On Monday, the U.S. Senate voted to confirm Ketanji Brown Jackson as a judge on the U.S. Court of Appeals for the District of Columbia Circuit. The confirmation makes Jackson only the ninth Black woman and ninth public defender ever to serve as a federal appeals court judge, a position considered second only to the U.S. Supreme Court in terms of power over constitutional administration of the law. This court has jurisdiction over Congress and many federal government agencies.
53 to 44 votes squarely placed Jackson in the position, with only three Republicans joining Democrats in support of the confirmation. Jackson was commissioned as a United States District Judge in March of 2013 (by unanimous vote) and served as a Vice-Chair and Commissioner on the United States Sentencing Commission until December of 2014.
Prior to her for years on the Sentencing Committee, Jackson worked for three years as Of Counsel for Morrison and Foerster LLP, focusing her practice on criminal and civil appellate litigation in both state and federal courts. She also served on cases in the Supreme Court.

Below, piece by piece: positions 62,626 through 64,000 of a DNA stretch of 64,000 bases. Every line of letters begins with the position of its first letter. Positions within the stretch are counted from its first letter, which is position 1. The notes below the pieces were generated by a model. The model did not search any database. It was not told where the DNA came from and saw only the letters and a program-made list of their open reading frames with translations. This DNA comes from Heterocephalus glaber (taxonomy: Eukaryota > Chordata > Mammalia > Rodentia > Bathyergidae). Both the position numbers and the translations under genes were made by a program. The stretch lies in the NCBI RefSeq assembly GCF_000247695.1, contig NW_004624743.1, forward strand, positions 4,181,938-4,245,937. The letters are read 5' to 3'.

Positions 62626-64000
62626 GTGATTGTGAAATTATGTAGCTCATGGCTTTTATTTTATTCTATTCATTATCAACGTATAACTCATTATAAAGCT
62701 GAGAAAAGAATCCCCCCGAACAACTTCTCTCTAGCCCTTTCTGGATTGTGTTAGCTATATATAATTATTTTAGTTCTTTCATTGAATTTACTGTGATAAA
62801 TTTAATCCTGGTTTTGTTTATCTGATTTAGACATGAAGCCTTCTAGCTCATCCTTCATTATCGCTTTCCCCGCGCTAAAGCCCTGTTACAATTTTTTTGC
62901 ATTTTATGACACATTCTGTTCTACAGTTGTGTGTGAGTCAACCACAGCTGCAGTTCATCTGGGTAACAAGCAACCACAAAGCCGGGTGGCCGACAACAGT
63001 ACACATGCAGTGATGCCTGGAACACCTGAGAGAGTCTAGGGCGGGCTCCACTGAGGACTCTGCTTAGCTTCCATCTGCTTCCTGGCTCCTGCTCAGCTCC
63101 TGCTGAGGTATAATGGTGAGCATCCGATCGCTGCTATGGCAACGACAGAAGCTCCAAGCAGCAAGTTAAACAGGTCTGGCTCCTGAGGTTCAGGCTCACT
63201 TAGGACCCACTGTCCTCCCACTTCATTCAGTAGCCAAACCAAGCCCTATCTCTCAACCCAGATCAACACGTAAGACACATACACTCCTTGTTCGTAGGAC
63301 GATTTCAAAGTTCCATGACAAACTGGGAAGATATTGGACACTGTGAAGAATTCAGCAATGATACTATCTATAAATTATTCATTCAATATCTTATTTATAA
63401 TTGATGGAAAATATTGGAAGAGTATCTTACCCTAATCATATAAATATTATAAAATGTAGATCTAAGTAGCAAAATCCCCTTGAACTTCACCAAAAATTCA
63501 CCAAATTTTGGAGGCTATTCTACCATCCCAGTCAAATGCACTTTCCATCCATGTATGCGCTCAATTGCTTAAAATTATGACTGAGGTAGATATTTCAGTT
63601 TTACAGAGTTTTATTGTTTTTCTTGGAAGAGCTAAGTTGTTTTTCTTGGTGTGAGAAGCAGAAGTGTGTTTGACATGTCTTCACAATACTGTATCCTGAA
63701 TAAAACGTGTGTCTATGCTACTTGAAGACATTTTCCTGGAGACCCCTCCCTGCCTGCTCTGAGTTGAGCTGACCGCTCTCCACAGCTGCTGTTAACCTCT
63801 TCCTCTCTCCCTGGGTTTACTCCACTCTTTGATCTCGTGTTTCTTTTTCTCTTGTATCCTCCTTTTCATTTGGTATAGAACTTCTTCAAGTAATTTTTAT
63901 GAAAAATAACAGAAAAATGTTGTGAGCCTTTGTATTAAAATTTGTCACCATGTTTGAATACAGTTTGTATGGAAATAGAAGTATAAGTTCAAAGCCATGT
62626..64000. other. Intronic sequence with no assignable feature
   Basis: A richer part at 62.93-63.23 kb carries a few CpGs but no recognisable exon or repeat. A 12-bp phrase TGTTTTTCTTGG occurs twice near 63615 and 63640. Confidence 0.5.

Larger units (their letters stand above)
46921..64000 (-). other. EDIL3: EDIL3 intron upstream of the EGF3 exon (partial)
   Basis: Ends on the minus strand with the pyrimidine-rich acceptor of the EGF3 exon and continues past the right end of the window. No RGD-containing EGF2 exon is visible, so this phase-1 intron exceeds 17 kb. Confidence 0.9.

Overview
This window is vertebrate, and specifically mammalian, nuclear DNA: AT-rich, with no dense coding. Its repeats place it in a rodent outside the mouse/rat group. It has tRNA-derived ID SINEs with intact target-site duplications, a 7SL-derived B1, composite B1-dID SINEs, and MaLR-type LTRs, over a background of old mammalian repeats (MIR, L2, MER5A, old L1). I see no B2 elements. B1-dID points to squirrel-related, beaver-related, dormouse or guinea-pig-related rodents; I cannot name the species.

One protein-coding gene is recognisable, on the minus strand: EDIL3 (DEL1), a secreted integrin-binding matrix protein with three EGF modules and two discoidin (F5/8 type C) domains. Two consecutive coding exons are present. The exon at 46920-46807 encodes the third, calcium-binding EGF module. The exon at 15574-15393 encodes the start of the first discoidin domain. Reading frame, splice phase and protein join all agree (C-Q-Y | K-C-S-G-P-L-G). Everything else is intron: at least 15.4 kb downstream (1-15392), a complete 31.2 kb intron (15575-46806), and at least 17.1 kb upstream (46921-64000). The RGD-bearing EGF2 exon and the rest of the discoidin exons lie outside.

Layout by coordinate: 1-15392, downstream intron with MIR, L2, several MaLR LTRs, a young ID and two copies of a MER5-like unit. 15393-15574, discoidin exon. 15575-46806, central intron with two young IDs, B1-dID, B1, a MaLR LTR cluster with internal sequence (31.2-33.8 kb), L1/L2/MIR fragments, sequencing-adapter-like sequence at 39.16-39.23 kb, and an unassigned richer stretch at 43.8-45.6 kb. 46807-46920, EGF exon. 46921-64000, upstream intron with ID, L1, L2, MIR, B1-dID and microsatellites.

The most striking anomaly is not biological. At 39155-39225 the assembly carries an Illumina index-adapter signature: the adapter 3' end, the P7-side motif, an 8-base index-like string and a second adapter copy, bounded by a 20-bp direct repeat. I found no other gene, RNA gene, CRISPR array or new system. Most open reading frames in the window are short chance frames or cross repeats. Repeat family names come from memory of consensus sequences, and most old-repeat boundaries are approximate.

Judge Jackson’s extensive experience has led to her current position as a member of the Judicial Conference Committee on Defender Services, as well as the Board of Overseers of Harvard University and the Council of the American Law Institute.
In the 230-year history of the United States courts, there have been a total of 836 federal appeals judges, making Jackson’s position as only the ninth a significant confirmation. Jackson has also been floated as President Biden’s potential pick for Supreme Court if a vacancy opens during his term.
Judge Jackson brings much-needed diversity on the federal bench. Demand Justice stated of Jackson’s nomination back in March, “With this many nominees for lifetime judgeships, President Biden is outpacing both Trump and Obama by a healthy margin, and it is a welcome shift to see this level of prioritization of judges. Judge Ketanji Brown Jackson is a rising star whose time on the Court of Appeals may prove a stepping stone. She and the other public defenders and civil rights lawyers in this group are exactly the kind of judges we need to rebalance our courts.”